Systemic sclerosis (SSc) patients are characterised by antinuclear autoantibodies (ANA), including antitopoisomerase-1 antibodies (ATA), Scleroderma (Scl)-70, anticentromere antibodies or anti-RNA polymerase III antibodies (ARA).1 Different major organ-based complications link with ANA. For example, ATA is associated with significant interstitial lung fibrosis,1 2 while ARA carries a tenfold increased risk of scleroderma renal crisis.3 These strong associations with specific disease manifestations suggest that there are pathobiological differences beyond ANA underlying diverse clinical outcomes.
The skin and blood are readily accessible to compare gene and protein expression in SSc subgroups to better understand molecular correlates of clinical phenotypes. Skin analysis may be especially informative to understand differences between ANA subgroups because skin changes over time have been linked to ANA reactivities. ARA generally has a higher peak skin score than ATA in early diffuse cutaneous SSc (dcSSc) but faster improvement, whereas ATA may show slower regression.4 5
With the objective of understanding the molecular basis for heterogeneity in SSc, we undertook a detailed longitudinal analysis of skin and blood samples from a cohort of early-stage dcSSc followed over 12 months. This included measurement of serum proteins reflecting pathogenesis or extracellular matrix turnover and with genome-wide assessment of gene expression. To put our findings in the broader context, we also studied late-stage dcSSc and limited cutaneous systemic sclerosis (lcSSc) and have compared our findings with matched healthy control subjects. We have specifically tested the hypothesis that hallmark ANA specific to SSc associate with different patterns of gene expression and proteins reflecting fundamental differences in pathogenesis in dcSSc. Our results strongly suggest that ANA specificity defines distinct biological subgroups within SSc with implications for case selection for clinical trials and therapeutic strategies in clinical practice.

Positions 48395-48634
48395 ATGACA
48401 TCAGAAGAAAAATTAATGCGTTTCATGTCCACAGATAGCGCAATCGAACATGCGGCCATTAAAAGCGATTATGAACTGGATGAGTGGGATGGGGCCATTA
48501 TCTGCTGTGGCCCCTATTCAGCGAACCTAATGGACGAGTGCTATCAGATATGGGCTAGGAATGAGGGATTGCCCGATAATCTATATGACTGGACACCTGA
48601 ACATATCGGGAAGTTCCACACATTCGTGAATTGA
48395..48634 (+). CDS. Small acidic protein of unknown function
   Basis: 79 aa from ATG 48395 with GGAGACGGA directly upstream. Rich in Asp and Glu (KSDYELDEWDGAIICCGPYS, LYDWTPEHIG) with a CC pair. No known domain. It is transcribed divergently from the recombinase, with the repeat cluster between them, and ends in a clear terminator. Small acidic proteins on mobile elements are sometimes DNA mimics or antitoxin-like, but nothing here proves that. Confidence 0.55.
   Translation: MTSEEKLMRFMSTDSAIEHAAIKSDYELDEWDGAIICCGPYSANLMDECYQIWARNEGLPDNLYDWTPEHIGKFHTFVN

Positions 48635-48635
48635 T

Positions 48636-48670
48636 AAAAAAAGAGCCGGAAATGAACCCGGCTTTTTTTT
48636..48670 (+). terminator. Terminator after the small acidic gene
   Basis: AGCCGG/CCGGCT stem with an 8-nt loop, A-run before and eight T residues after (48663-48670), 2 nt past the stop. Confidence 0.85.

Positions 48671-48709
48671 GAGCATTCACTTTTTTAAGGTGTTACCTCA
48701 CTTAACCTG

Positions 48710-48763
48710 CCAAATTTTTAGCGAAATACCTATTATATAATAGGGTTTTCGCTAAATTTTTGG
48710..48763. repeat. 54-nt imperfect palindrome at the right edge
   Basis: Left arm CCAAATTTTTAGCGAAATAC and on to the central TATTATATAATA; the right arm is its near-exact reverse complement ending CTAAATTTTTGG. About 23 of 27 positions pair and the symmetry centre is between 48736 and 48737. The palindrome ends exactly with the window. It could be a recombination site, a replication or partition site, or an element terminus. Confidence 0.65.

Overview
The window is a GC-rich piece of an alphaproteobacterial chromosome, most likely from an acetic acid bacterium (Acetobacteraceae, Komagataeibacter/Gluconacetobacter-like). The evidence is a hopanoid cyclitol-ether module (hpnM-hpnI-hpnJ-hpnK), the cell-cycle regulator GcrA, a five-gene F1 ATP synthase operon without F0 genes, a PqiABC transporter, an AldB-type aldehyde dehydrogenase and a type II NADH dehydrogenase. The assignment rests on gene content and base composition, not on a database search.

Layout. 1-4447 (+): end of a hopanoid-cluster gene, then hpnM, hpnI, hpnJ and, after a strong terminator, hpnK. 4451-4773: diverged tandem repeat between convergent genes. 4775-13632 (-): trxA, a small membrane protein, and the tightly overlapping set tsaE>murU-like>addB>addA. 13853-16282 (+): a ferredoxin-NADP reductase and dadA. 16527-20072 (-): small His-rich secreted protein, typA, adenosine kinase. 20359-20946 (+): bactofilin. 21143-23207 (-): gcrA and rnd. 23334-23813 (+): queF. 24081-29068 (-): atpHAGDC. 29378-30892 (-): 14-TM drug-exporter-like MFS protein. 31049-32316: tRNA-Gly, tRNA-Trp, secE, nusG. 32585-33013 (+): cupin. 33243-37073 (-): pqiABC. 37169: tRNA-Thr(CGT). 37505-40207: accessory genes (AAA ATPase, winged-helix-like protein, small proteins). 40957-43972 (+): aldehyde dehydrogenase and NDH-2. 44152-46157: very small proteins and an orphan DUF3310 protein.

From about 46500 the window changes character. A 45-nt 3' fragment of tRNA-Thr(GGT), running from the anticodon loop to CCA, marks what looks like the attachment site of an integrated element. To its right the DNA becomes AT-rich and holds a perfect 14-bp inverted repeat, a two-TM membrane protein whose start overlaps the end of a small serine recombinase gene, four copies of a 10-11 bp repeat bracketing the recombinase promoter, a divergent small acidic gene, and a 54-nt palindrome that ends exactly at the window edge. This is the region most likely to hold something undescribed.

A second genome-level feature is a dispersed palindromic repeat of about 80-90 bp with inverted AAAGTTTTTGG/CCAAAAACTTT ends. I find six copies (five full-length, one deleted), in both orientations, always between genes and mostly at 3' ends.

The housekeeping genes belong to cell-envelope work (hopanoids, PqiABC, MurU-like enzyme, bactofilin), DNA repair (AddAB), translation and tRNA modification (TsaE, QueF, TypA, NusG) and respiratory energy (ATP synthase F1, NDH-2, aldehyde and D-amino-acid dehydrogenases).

This was a single-centre, prospective observational study comprising four distinct participant cohorts: early dcSSc (<5-year duration), established dcSSc (>5-year duration), lcSSc and healthy volunteers (HC). Blood samples for serum and plasma and in PAXtubes were collected with concomitant 4 mm skin biopsies in RNAlater.
The early dcSSc cohort were reviewed every 3 months for a 12-month period, with blood sample collection and clinical assessment at each visit, and a 4 mm skin biopsy at baseline, month 3 and month 12.
Serum was analysed for soluble markers associated with collagen synthesis and degradation and fibrosis, including the constituents of the enhanced liver fibrosis (ELF) test. RNA expression analysis was performed on the skin and whole blood.
Additional methodology is described in the online supplemental material.